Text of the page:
Since a lot of rulings are still up in the air and guidelines are unclear, this has led more projects to remain cautious on opening up ICOs to certain nations. If you’re interested in investing in a particular ICO, it’s essential to browse the project website for possible nation-based investment restrictions.
In the current trend towards an increasing number of ICOs, we have begun to see what makes some projects stand apart from others. As we discussed earlier the target industry and technological innovation of a cryptocurrency project builds the foundation for investor evaluations. If the project has these in place, then it’s best to look at some more evaluation factors to consider before investing.
Before an ICO, most projects have an experienced team in place. You should research which companies the founders worked for previously and what they have accomplished throughout their careers. This applies for various positions on the team: blockchain engineers, marketers, industry-specific experts, UI/UX designers, legal advisors, and any other relevant roles.
Teams should generally be able to demonstrate prior success either within corporations or in entrepreneurial ventures. Also, be aware of fake project team profiles as this is a common trait of ICO scams. For example, ICOs in the past have used well-known entrepreneurs like John McAfee or even a photo of Ryan Gosling to create a fake team.
One of the biggest factors for determining adoption is whether or not companies in an ICO’s target industry show support for the project. If a project does have financial support from a well-respected company or if a company plans to integrate the project’s native token, these are generally positive indicators of marketplace adoption post-ICO.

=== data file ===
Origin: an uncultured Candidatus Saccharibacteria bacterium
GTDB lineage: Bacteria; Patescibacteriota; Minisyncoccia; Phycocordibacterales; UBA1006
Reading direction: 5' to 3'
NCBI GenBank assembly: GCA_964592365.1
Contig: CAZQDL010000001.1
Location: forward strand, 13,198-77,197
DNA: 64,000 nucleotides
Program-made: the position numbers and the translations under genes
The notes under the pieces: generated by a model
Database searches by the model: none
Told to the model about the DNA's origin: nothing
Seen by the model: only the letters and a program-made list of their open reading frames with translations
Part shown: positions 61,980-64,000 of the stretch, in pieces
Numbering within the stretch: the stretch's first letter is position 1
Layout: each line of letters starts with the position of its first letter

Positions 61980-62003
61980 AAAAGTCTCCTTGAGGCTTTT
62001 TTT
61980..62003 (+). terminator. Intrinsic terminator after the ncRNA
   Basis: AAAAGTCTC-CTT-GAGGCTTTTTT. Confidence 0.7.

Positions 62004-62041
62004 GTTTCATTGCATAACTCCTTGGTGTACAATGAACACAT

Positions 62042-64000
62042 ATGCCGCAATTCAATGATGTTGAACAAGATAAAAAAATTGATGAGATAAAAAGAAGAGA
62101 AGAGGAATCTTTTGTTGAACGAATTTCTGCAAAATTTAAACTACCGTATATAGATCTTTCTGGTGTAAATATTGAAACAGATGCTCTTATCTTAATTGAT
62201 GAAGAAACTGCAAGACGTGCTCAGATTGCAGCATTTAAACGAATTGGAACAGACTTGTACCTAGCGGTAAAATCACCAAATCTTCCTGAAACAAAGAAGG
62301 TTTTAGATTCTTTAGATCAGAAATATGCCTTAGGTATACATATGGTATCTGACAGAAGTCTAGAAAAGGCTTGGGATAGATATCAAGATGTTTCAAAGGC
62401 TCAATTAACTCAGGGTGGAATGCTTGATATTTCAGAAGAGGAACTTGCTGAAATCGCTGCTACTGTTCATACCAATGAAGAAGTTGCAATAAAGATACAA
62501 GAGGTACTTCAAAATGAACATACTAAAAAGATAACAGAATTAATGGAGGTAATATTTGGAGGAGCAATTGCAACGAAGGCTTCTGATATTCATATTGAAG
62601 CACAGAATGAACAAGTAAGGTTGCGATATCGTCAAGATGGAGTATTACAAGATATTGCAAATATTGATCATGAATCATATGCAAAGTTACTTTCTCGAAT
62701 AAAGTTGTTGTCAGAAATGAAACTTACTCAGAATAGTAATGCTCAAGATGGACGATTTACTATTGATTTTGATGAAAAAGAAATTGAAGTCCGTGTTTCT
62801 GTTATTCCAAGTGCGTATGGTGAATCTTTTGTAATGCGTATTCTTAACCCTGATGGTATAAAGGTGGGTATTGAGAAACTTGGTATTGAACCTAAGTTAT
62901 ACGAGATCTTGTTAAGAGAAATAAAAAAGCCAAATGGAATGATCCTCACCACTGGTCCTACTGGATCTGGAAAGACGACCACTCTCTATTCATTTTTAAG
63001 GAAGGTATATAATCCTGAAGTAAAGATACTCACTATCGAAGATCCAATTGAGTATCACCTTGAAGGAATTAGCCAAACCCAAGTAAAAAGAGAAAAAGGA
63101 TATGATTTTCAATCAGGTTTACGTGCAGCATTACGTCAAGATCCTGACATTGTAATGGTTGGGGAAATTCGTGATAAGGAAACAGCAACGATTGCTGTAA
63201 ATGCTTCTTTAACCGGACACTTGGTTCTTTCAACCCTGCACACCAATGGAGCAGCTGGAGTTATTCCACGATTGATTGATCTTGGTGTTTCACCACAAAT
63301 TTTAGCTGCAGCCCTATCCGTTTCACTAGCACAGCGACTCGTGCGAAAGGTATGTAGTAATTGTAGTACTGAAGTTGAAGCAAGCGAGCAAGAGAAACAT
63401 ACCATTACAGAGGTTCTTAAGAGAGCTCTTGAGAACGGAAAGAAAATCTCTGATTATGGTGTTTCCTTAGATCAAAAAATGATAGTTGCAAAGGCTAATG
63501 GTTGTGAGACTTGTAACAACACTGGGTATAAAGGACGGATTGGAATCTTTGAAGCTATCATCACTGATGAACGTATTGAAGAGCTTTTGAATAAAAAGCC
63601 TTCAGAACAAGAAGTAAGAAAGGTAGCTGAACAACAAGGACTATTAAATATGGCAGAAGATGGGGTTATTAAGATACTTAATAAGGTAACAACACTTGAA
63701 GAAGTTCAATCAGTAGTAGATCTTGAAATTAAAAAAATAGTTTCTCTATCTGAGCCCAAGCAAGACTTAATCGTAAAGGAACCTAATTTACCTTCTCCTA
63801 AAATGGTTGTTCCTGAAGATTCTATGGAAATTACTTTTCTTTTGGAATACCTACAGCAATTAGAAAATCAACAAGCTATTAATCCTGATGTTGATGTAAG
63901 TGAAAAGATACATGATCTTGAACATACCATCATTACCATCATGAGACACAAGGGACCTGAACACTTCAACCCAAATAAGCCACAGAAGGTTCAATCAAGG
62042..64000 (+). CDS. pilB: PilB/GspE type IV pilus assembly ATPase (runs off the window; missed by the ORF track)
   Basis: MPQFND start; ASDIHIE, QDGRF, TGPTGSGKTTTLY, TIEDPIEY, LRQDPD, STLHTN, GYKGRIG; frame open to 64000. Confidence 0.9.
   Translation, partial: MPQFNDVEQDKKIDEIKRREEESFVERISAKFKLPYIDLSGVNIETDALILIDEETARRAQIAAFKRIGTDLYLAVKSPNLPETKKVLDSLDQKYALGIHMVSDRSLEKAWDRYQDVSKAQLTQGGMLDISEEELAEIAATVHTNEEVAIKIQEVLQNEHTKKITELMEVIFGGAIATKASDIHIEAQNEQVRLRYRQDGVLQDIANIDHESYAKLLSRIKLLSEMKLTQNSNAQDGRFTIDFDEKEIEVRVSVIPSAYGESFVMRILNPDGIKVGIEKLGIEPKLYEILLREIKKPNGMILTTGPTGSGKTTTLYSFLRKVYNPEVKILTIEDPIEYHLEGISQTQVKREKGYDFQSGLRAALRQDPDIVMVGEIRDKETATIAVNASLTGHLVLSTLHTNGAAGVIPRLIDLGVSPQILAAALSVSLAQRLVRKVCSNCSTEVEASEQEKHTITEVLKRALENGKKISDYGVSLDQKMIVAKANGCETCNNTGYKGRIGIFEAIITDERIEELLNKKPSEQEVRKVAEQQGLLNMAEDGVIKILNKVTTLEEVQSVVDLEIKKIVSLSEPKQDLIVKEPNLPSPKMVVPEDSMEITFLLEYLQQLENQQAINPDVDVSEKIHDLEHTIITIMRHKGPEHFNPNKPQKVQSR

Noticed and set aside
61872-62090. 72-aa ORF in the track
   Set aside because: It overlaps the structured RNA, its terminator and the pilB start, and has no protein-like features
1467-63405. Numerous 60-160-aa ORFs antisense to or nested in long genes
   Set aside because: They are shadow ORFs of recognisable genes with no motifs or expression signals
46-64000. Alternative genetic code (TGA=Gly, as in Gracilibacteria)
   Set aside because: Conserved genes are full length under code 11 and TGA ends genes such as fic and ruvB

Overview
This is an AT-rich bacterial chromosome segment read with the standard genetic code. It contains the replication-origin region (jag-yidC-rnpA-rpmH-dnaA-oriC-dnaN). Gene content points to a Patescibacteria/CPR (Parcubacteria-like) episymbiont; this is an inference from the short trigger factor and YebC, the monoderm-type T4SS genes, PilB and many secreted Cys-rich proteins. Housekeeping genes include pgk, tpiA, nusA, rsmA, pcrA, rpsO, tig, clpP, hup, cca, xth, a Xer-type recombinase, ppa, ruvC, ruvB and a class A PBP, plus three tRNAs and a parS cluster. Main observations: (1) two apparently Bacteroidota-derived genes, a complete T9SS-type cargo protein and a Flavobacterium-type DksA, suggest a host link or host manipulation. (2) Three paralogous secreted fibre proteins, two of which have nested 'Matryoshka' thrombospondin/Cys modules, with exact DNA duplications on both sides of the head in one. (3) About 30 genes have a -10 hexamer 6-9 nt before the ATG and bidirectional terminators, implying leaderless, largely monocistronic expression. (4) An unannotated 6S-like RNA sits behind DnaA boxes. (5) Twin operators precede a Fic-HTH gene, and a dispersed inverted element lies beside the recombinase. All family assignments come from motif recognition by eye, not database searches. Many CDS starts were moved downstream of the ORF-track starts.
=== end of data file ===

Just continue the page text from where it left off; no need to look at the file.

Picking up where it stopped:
While such partnerships don’t necessarily equal to immediate price increases, they are an integral part of establishing long-term success.Industry support demonstrates that not only does the project have the potential to develop blockchain technology but can also market its technology for use in real-world scenarios.
Cryptocurrency evaluation is often determined by liquidity. In other words, do people want to buy and sell a given token? As the number of partnerships increases, people will have more genuine reasons to use a given cryptocurrency as a form of P2P payments and move away from thinking of it as merely a digital asset.
Similar to national economies with fiat currencies, the cryptocurrency economy utilises a concept called tokenomics. Essentially, investors should examine who owns the token supply and how that might change over time. For example, some cryptocurrencies are highly centralised, meaning that the founders own a large majority of the token supply. For potential ICO investors, this can be a warning sign not to invest. If the founders decide to sell all of their tokens at once, this could lead to sharp price declines due to a rapid increase in a token’s availability.
Even popular cryptocurrencies like Ripple are still highly centralised; however, the Ripple project team and most other cryptocurrency project teams are beginning to move towards greater decentralisation of token supplies. ICO investors should also look out for how many tokens are available during the ICO and in the coming years post-ICO. For example, if a project team has one million tokens available during the ICO but plans to have a maximum supply of one billion within just a few years, we can expect that this will create a high probability for rapid inflation. We have seen this in extreme scenarios in the fiat economy in nations like Venezuela in 2017-18 and even to an extent in the United States in the aftermath of the 2007-2008 recession due to quantitative easing (QE) policies.
The purpose of cryptocurrency projects should be to avoid rapid inflation as we see in national economies by creating and enforcing strict token supply policies.